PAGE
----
Alzheimer's disease (AD) is a progressive neurodegenerative disease and the most common cause of dementia. Deposition of amyloid-β (Aβ) remains a hallmark feature of the disease, yet the precise mechanism(s) by which this peptide induces neurotoxicity remain unknown. Neuroinflammation has long been implicated in AD pathology, yet its contribution to disease progression is still not understood. Recent evidence suggests that various Aβ complexes interact with microglial and astrocytic expressed pattern recognition receptors that initiate innate immunity. This process involves secretion of pro-inflammatory cytokines, chemokines and generation of reactive oxygen species that, in excess, drive a dysregulated immune response that contributes to neurodegeneration. The mechanisms by which a neuroinflammatory response can influence Aβ production, aggregation and eventual clearance are now becoming key areas where future therapeutic intervention may slow progression of AD. This review will focus on evidence supporting the combined neuroinflammatory-amyloid hypothesis for pathogenesis of AD, describing the key cell types, pathways and mediators involved. Alzheimer's disease (AD) is a progressive neurodegenerative disorder and the leading cause of dementia worldwide. Deposition of intracellular plaques containing amyloid-beta (Aβ) is a hallmark proteinopathy of the disease yet the precise mechanisms by which this peptide induces neurotoxicity remains unknown. A neuroinflammatory response involving polarized microglial activity, enhanced astrocyte reactivity and elevated pro-inflammatory cytokine and chemokine load has long been implicated in AD and proposed to facilitate neurodegeneration. In this issue we discuss key receptor systems of innate immunity that detect Aβ, drive pro-inflammatory cytokine and chemokine production and influence Aβ aggregation and clearance. Evidence summarized in this review supports the combined neuroinflammatory-amyloid hypothesis for pathogenesis of AD and highlights the potential of immunomodulatory agents as potential future therapies for AD patients.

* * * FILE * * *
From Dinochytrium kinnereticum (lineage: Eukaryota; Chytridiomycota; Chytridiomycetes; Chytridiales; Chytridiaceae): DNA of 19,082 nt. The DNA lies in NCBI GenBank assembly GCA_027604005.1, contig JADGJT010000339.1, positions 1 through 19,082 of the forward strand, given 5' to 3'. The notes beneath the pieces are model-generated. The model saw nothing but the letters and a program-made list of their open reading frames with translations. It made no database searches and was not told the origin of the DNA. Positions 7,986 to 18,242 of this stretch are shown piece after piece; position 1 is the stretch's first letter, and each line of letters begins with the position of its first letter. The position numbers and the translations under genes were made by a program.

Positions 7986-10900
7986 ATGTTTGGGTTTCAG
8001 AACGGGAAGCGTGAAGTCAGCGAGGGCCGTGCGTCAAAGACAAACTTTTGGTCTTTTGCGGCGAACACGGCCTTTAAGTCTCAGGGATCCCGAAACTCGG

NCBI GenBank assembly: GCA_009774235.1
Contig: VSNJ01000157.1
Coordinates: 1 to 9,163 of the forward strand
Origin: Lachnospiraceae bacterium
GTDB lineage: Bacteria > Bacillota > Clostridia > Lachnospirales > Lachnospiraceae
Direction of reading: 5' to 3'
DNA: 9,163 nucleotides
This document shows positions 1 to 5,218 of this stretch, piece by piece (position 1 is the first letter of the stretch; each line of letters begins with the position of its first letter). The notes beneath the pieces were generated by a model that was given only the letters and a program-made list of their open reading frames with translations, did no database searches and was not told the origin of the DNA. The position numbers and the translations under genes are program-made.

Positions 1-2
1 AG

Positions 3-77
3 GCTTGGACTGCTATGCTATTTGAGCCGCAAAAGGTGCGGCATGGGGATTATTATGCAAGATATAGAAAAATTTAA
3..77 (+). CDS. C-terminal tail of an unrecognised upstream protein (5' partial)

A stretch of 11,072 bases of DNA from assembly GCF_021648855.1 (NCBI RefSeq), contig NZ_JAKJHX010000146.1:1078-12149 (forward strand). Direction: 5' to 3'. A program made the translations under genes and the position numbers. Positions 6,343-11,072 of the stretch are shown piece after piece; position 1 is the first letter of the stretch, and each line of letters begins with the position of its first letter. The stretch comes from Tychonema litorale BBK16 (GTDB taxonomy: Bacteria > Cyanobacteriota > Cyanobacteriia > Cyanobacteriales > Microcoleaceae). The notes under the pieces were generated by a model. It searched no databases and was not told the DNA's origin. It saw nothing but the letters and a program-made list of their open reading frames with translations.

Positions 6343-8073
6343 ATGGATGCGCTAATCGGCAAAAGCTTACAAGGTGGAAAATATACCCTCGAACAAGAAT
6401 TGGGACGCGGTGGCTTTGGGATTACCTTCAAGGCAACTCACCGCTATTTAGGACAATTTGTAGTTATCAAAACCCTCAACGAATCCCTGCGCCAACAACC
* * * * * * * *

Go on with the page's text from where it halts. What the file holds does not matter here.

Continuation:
Keywords: Alzheimers disease; amyloid; neuroinflammation.
© 2015 International Society for Neurochemistry.